Thursday, April 30, 2009

You talking about my ratings, punk?

Pretty hilarious White House press conference tick-tock from Marc Ambinder:

There's a moment -- usually with about two minutes to go -- where four or five network correspondents, standing feet apart, talk over each other, saying much the same thing. Then you hear the voice of CBS's Mark Knoller, who gives a last minute radio update. Then the same from ABC's Ann Compton.

Ed Henry finished his stand-up early. Only NBC's Chuck Todd and CBS's Chip Reid were left standing.

Chuck groaned. He knew that he and Chip were about to stumble over one another.

Chuck then realized that everyone was looking at him. He informed his producer of this.

Then he joked that someone was going to Twitter the conversation. (I did.)

Chip, who has sworn off Twitter and has never been on Facebook, dryly wondered how many people would read it.

Chuck misheard Chip, thinking that Chip was talking about ratings.

So Chuck struck back, saying something like: "Do we really want to get into a ratings comparison?"

Everyone from the photogs to members of Obama's staff said "Oooooh."

Tuesday, April 28, 2009

Arlen Specter to switch parties

Everybody seems genuinely astounded by the news that Arlen Specter is going to run for re-election as a Democrat. I'm not sure why. Running as a Republican was not going to be an option for him. Just last Friday, a Rasmussen poll found he was headed for certain doom at the hands of his primary challenger, bona fide wingnut Pat Toomey. Twice in his statement today he acknowledged that this was a contributing factor to his decision:

I have traveled the State, talked to Republican leaders and office-holders and my supporters and I have carefully examined public opinion. [Emphasis added. Not that you have to examine a 51%-30% poll too carefully.]

and later...

I am also disappointed that so many in the Party I have worked for for more than four decades do not want me to be their candidate. It is very painful on both sides. ["You didn't appreciate me anyway, you jackals."]

I thank especially Senators McConnell and Cornyn for their forbearance. ["Sorry you backed the wrong horse, fellas."]

Being a professional politician who doesn't want to retire, Specter was presented a choice of I or D, and the D is very much in style these days. Joe Lieberman wishes he were still a D. And Obama carried Pennsylvania by 10 points.

Meanwhile, his statement makes perfectly clear that he hasn't had a change of heart about any actual issue. He specifies the Employee Free Choice Act as something he's still planning on opposing. This is purely a venue-shopping deal, to ensure that he's still a U.S. Senator, in a position to cast votes one way or the other. So he goes from being a great Republican to a horrendous Democrat... and that's about it.

Friday, April 17, 2009

Well said

SamT, in response to Jon Heyman's article about "Mets officials" despairing after the first two weeks of the season:

You know those Mets fans who post irrationally [on] forums, calling for Beltran's trade everytime he makes an error? Yea, turns out those people run the Mets.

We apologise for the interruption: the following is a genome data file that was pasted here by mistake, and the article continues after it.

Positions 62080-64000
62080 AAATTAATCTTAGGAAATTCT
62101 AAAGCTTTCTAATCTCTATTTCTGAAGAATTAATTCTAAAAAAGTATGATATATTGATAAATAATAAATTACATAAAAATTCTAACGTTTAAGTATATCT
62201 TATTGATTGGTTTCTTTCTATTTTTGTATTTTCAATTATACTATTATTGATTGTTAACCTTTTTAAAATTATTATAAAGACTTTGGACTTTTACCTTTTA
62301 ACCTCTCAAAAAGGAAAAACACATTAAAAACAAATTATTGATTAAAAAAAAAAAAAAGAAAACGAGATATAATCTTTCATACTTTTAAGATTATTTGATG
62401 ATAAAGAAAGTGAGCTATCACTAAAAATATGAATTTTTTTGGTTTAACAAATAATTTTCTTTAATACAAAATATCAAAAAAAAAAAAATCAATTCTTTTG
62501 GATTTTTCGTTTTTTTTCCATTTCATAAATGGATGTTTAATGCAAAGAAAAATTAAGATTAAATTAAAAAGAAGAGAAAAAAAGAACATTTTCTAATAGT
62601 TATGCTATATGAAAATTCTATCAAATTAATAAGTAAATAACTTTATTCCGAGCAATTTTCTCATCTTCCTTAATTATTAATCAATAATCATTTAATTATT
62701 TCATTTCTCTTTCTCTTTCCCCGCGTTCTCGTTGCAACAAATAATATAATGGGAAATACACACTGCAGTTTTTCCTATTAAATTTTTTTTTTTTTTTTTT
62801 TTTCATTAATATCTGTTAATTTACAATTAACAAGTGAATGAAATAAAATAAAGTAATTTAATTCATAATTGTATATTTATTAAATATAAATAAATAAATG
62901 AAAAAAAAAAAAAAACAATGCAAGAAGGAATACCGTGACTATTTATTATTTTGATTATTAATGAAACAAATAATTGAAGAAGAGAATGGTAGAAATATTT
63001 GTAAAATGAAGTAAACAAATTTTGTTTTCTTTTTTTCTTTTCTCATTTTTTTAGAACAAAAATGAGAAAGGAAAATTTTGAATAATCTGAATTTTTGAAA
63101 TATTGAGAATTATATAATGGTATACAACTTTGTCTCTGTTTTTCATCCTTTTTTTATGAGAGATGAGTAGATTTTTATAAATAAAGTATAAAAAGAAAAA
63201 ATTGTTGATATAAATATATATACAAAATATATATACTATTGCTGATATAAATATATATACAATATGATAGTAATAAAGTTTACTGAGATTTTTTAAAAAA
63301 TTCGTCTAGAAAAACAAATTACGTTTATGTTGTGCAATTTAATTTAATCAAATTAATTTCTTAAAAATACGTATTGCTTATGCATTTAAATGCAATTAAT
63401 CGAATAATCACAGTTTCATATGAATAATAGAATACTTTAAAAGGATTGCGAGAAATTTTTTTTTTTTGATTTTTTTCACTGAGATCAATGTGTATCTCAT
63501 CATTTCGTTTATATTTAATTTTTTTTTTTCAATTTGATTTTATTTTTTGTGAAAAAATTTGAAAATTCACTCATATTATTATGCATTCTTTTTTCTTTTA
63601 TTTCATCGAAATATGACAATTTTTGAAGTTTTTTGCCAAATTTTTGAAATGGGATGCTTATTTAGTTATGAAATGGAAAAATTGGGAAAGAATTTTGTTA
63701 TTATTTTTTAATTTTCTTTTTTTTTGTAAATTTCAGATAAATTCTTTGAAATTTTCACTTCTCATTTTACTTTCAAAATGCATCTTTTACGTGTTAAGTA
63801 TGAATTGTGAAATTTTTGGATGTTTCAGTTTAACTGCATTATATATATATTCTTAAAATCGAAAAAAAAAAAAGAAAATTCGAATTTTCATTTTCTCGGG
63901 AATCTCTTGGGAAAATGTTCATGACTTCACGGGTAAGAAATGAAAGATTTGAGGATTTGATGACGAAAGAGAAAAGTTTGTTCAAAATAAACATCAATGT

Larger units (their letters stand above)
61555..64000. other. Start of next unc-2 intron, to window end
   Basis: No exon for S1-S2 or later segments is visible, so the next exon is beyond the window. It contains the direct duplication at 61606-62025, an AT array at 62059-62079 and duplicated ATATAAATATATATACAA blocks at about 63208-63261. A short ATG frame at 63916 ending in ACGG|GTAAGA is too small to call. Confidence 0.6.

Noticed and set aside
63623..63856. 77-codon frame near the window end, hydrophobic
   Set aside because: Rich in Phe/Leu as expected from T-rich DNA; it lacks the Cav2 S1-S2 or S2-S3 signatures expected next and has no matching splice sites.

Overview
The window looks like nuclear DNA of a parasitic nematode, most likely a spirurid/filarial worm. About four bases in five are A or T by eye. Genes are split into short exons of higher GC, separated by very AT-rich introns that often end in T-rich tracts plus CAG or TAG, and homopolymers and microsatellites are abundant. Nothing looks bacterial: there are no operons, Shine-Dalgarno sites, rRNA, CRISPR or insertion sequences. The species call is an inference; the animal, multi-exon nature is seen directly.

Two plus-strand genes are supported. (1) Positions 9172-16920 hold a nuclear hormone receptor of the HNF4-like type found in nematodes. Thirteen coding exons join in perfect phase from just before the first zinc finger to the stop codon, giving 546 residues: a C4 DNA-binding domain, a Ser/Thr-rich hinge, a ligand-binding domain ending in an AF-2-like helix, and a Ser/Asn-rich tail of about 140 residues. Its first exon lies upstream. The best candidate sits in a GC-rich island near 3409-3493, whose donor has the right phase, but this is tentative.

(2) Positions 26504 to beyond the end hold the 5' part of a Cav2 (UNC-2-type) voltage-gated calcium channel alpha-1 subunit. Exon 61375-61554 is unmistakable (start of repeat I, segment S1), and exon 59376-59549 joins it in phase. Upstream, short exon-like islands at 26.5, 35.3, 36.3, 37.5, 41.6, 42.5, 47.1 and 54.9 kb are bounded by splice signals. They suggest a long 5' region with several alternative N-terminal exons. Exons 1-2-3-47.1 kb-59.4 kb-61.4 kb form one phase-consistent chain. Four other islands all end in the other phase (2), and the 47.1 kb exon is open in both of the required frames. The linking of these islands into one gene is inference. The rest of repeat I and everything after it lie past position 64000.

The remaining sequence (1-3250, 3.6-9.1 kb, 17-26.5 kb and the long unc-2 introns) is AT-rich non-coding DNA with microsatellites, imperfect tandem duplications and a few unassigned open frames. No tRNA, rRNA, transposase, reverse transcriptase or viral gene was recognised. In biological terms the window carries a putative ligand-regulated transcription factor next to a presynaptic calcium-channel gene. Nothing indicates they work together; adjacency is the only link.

The bit at the end about how they're all torn up about not signing David Eckstein is especially eye-popping.



Tuesday, April 14, 2009

What do we do when we fall off the horse?

It was almost exactly nine months between Eliot Spitzer's prostitute-related resignation and his debut column in Slate, and now just a few months later, unnamed sources are telling the Post he thinks he can be a contender for Attorney General (again).

First of all, when Post readers start in on a piece about Eliot Spitzer, they don't want to be kept waiting for the single entendres, and Murdoch's wordsmiths don't disappoint. The fourth and seventh words of the piece are "flaccid" and "re-erecting," respectively.

But what of Spitzer, the man? I still say he's a huge scumbag. As an anonymous "longtime observer" said: "The whole idea of returning to Albany is preposterous. You can't go home again. He's a pariah. It wasn't just the prostitutes -- there was also Troopergate."

Or at least, I think the idea of him returning to Albany should be preposterous. In practice, I like his odds. He may have done all he could to squander it, but as personal political brands go "Scourge of Wall Street" is just too hot right now.

Spitzer is beloved by what I think of as the Greenwald/Digby segment of the Democratic electorate. They think the whole prostitute thing was a bad rap, noting that a) nobody really cares and b) when a Republican senator was caught doing the exact same thing he didn't even have to resign. And I agree with them on both those points. I just think Troopergate was that bad, and while his first stint as AG was useful in getting him elected governor, he didn't actually achieve much in the way of convictions or reforms.

I like the idea that sex scandals are becoming like Tommy John surgery (season-ending but not career ending, with the recovery period getting ever shorter as the technique is perfected). I just wish that this particular politician weren't so likely to make it back.


Hard to satirize, those Powerline guys

Roy Edroso's roundup of wingnut responses to the Somali pirate story, yesterday:

...And [Red State blogger] Huston yelled that "the French... THE FRENCH... use proper military force against these criminal pirates" -- referring to a rescue mission that ended with the death of a hostage.

But getting the hostage killed has got to be the right way to run a rescue, because Obama didn't do it.

Ha ha, right? No, this actually does seem to be the wingnut house view. Powerline last night:

This weekend, while the focus was on the hostage situation involving Captain Phillips, the French military rescued four French hostages, including a three-year-old boy, after President Sarkozy authorized a military attack on a French yacht that pirates had seized in the Gulf of Aden a week earlier. The rescued hostages were all unharmed [Yay!], but another hostage, the skipper of the yacht, was killed... [But you just said... Oh, I see. He doesn't count as a "rescued" hostage.]

Although the French government did negotiate for a while with the priates on the captured yacht last week, President Sarkozy's overall approach to these incidents seems more aggressive and proactive than President Obama's.

After downplaying "hostage survival rate" as an overrated metric in evaluating hostage situation responses (certainly when compared to "perceived machismo quotient"), Mirengoff imagines that the Navy commanders must have been construing Obama's instructions to take out the pirates more broadly than he intended.